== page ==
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Simple’s Gillen pointed to several of her own deals in the neighborhood that have closed at significant discounts. One co-op at 655 Park Avenue sold in November at 22 percent below its last asking price of $4.2 million. Seeing these sales will affect the offers buyers make going forward, she said.

740 Park Avenue

Phyllis Crosby, an agent at CORE, said she’s worked with several buyers who’ve initially shown interest in the neighborhood only to gravitate elsewhere — or stop searching entirely. One first-time buyer started off looking on the UES but instead opted for Brooklyn, finding the pricing and neighborhoods more appealing, she said. Another couple shopping on the UES found that they couldn’t get what they wanted in their price range and decided to wait in the hopes that prices would slide further.

Pay up

A unique financial constraint for many of these co-ops is down payment requirements by boards, brokers said. Most boards will require a 50 percent down payment or higher — and a number of buildings don’t allow financing at all, said Compass’ Wesoky. But as real estate prices have accelerated faster than wages, and the structure of compensation packages has evolved, there’s a smaller pool of buyers who are able to put that much cash down.

Boards should become more nuanced in the way they look at prospective buyers’ financials, Wesoky said. Those who are well-compensated in combination of cash and stock — or have a varied pool of assets — may be good candidates even if they don’t have enough liquid net worth for a 50 percent down payment, he said.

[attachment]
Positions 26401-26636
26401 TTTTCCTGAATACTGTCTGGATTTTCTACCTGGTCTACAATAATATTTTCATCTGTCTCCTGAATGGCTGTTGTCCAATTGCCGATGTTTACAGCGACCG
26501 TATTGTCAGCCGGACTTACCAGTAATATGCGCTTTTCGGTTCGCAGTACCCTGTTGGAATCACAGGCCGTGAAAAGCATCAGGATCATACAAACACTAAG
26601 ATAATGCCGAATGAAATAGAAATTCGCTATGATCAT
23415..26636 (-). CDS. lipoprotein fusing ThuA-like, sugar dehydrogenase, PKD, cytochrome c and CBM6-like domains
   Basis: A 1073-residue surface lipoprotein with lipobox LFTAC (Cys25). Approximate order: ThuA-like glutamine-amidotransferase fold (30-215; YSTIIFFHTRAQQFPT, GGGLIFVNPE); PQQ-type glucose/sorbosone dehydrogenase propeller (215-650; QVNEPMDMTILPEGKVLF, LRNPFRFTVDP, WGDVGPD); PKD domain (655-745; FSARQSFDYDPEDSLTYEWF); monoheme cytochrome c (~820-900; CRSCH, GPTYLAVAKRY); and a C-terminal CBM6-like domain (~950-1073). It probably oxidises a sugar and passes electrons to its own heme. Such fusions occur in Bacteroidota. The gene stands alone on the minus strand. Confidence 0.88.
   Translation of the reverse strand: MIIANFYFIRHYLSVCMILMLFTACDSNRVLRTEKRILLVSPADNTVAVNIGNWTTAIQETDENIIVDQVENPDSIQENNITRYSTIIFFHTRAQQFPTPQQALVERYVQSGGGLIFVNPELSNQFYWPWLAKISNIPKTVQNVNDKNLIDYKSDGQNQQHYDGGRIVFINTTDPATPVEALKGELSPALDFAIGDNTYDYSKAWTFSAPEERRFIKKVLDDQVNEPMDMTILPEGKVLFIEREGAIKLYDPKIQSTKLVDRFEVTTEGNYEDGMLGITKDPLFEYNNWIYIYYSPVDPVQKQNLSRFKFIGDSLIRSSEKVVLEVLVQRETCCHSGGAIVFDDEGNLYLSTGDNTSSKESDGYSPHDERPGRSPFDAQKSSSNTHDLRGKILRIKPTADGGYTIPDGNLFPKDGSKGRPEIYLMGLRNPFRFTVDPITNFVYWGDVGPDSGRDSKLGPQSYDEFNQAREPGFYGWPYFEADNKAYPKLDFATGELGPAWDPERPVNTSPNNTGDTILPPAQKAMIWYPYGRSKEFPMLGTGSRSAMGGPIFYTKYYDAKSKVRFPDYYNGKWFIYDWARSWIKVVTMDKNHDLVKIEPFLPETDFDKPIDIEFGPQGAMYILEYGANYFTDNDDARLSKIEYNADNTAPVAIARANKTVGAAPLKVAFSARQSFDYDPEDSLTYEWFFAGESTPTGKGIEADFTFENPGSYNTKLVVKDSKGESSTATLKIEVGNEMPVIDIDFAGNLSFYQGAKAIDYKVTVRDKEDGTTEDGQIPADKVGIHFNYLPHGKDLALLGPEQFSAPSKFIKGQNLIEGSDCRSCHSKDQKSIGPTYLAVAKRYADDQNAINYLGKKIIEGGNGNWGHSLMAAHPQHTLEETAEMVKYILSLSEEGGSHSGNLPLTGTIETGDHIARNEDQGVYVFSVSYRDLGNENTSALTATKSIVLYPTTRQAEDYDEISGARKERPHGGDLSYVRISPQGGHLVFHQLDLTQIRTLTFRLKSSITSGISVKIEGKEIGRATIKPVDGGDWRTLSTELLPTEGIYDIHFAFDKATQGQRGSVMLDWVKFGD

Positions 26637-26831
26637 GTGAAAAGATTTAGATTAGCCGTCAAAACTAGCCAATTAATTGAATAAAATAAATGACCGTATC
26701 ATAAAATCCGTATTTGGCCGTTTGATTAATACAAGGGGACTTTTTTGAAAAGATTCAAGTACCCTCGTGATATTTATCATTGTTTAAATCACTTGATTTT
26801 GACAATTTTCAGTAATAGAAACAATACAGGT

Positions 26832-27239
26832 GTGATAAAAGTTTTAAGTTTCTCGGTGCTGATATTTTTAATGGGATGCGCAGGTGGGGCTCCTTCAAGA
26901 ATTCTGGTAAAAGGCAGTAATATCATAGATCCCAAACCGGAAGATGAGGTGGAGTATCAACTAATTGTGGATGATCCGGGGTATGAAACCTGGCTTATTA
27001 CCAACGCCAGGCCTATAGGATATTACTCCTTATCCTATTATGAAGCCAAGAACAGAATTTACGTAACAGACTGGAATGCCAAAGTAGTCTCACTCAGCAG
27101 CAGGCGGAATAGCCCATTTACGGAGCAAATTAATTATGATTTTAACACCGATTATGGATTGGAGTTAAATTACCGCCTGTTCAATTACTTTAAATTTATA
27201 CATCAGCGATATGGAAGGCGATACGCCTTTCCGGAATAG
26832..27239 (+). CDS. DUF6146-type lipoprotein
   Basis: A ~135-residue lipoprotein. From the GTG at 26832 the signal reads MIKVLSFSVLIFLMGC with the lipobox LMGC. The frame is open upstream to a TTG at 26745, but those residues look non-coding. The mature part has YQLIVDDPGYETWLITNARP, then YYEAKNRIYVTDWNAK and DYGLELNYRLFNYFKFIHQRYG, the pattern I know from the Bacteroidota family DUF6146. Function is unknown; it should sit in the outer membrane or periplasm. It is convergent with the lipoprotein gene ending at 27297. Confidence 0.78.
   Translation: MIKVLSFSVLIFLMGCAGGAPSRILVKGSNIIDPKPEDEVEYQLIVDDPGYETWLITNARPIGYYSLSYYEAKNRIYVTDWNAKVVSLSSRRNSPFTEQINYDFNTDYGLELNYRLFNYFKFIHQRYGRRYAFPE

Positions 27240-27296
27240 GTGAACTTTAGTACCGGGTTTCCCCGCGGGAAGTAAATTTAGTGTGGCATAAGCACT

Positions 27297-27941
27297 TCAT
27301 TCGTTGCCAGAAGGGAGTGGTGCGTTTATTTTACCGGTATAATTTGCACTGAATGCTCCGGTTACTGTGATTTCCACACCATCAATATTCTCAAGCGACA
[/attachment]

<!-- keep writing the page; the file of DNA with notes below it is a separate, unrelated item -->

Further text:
“In order to sustain prices, they’re going to have to reduce expectations of the amount of money someone can put down,” he said. “If they were to do that, there would be a much larger pool of financially qualified buyers.”

For their part, many boards pride themselves on remaining financially conservative, agents said. And they often cite the financial constraints as the reason they were able to avoid foreclosures during the housing crisis. But those who can’t meet those requirements will often turn to condos at the same price point instead.

“Boards tend to get more stringent often when the market gets worse because they feel like they have to make doubly sure they’re protected,” Peters said. “In a way, that’s good — but it can also backfire if it means that you don’t actually accept the people who are the right people for the property.”

The pre-war edge

Even within the neighborhood, however, certain types of buildings stand to fare much better than others. New development condos don’t have the same feel and grandeur as the pre-war buildings on the UES, said Brown Harris Stevens’ Lisa Lippman. There will always be a market for those prime buildings, she said. And many families want the neighborhood feel and proximity to the area’s many private schools. But the mid-block and post-war buildings are the ones likely to suffer a worse fate.

“They don’t have the same charm or the condo benefits,” she said. Those who would’ve have previously purchased a property between Lexington Avenue and Third Avenue, for example, can now instead choose a fully amenitized condo on Second Avenue.

834 Fifth Avenue

Those side street buildings in particular could benefit from more flexible co-op boards. Lippman said she recently sold a $9 million co-op in a building that previously didn’t allow financing. The board later shifted to allow 35 percent financing as a way to attract more younger buyers.

Facing a sea of choices, however, many buyers who are searching “all across the map” remain unrealistic about how far their money can get them in them in a various neighborhoods, said CORE’s Crosby.

“Places like Brooklyn can be more appealing,” she said. “But I like the neighborhood enough that I guess I hopeful it can become trendy again.”